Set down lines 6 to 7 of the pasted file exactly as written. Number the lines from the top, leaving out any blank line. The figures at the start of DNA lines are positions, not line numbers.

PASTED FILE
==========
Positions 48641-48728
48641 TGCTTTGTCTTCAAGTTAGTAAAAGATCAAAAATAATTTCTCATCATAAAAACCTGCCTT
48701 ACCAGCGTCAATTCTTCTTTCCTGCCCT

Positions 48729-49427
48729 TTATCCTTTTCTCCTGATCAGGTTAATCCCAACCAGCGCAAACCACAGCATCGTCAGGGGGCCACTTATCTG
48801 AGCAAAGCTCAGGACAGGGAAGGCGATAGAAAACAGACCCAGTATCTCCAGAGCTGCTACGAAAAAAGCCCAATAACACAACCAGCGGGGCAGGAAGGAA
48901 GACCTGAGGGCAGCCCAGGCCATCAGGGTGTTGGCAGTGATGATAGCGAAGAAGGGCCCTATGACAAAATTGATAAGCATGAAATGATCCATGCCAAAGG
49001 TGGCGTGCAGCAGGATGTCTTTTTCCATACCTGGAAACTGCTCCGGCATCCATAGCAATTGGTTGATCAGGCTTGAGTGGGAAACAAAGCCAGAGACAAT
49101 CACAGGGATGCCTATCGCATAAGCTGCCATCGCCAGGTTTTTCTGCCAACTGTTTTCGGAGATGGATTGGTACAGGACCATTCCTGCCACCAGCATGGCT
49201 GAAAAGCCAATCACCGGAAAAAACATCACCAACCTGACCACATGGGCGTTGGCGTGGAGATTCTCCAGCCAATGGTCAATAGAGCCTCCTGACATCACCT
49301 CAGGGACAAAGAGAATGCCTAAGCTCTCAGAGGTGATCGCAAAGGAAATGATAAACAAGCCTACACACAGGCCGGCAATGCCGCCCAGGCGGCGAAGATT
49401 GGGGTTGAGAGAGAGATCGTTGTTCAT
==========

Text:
48801 AGCAAAGCTCAGGACAGGGAAGGCGATAGAAAACAGACCCAGTATCTCCAGAGCTGCTACGAAAAAAGCCCAATAACACAACCAGCGGGGCAGGAAGGAA
48901 GACCTGAGGGCAGCCCAGGCCATCAGGGTGTTGGCAGTGATGATAGCGAAGAAGGGCCCTATGACAAAATTGATAAGCATGAAATGATCCATGCCAAAGG